Though many brands espouse the idea of timeless traditions - claiming that their products and methods of craftsmanship have somehow escaped perversion and remained untouched by the constant shifting of societies tectonic plates - few can lay claim to this with the same legitimacy as British stalwarts, Albert Thurston.
Established in 1820 in London’s Haymarket, the eponymous Albert Thurston brand has remained at the vanguard of their craft for nigh on 200 years - their iconic British-made braces and suspenders transcending time to remain a sartorial staple to this very day.
Over the course of their rich and enduring history, their wears have warranted the praises and subsequently adorned the frames of Kings, Princes, Presidents and businessmen the world over - thus conceiving the brands longstanding synonymity with 'power dressing'.
Silver Screen Icons
If there was any doubt as to the enduring relevance and rakish appeal of suspenders in the modern era, it was eroded in one foul swoop as Gordon Gekko - the rapacious capitalist and archetypal antihero brought to life by Michael Douglas in the 1987 cult classic, ‘Wall Street’ - graced the silver screen adorned in Albert Thurston's suspenders - thus immortalising them as a status symbol in the corporate world.
Since then, suspenders have gone on to endure as a staple of film and television - worn by the likes of Christian Bale in American Psycho, Daniel Craig in both Casino Royale and Skyfall, Ralph Fiennes in Skyfall, Paul Giamatti in the critically acclaimed HBO drama, Billions, and most recently, Gary Oldman during his Oscar-winning portrayal of Winston Churchill in The Darkest Hour.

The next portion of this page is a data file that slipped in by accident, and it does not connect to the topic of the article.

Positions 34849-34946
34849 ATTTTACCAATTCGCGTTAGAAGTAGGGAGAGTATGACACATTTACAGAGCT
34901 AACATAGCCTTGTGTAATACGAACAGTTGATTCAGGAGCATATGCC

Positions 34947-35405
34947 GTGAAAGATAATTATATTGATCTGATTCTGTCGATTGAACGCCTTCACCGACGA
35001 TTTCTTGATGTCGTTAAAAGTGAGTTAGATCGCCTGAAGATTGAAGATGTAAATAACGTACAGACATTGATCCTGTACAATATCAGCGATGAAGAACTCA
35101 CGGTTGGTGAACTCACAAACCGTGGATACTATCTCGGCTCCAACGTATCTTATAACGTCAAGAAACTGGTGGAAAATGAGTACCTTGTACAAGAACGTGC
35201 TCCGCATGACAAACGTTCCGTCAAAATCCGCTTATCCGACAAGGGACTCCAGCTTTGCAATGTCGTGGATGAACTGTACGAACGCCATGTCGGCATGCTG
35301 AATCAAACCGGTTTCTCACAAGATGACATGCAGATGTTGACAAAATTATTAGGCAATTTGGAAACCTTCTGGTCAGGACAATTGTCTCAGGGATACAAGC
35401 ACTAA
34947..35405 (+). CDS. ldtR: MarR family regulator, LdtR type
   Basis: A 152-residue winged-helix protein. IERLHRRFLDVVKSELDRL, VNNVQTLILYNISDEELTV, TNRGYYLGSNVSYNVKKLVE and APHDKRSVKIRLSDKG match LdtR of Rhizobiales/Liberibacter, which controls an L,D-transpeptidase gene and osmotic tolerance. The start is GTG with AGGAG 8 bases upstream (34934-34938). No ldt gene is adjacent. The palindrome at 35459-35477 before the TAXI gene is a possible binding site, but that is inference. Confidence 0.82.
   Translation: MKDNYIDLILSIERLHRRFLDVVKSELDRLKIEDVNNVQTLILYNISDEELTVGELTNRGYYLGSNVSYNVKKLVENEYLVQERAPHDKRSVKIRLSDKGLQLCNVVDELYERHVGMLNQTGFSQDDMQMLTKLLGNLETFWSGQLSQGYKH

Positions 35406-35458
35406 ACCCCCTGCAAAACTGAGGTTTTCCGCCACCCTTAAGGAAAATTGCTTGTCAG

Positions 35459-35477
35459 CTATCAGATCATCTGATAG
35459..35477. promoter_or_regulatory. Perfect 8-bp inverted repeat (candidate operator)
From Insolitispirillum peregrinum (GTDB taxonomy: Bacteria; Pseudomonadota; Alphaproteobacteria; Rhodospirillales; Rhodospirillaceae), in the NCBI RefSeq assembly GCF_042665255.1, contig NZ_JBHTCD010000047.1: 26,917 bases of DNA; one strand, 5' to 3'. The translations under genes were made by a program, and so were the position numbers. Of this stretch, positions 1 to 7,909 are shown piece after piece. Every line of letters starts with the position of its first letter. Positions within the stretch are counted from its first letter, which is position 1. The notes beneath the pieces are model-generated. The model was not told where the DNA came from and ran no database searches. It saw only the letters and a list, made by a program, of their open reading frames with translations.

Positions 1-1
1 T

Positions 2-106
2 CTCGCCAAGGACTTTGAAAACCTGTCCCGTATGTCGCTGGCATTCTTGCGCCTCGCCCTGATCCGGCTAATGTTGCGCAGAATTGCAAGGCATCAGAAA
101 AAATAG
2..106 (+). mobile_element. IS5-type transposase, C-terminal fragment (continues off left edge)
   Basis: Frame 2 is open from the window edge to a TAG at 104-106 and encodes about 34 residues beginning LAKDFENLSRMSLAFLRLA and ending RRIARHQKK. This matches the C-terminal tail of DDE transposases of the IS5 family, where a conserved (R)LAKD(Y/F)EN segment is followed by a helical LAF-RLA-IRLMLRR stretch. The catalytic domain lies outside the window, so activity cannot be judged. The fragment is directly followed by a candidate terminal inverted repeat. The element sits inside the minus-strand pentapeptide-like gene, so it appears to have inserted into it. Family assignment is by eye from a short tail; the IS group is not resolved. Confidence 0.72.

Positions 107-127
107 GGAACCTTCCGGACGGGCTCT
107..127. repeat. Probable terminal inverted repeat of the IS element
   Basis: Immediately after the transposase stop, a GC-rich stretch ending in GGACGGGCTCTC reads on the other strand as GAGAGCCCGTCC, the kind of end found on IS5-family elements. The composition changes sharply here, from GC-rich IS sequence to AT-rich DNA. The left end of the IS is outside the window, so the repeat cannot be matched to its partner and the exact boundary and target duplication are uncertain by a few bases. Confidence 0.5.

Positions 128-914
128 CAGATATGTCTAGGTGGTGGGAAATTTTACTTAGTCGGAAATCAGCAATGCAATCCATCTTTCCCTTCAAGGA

And while each film and each character is vastly different to the next, they’re bound by one common thread - suspenders - specifically how they were employed to denote hierarchy and an air of sophistication.
So, despite all the functional and artisanal merits of Albert Thurston’s suspenders - of which there are many - it would seem as if the appeal of their products is rooted in something more primal.
Suspenders aren’t merely a means to an end. They wield the power to singlehandedly distinguish oneself, and in doing so transcend the mundanity of one’s suspender-less peers.
The words of Oscar Wilde have perhaps never been so befitting as they are here, as the bookend to this article - “Clothes should hang from the shoulder, not the waist”.
And on that note, go forth and acquire a piece of British history in the form of Albert Thurston’s beautifully crafted suspenders, for you’ll be sure to feel just as emboldened and powerful as those luminaries who have done so before you.
This is a guest article by Aidan Chappelle from the Sartorial Journal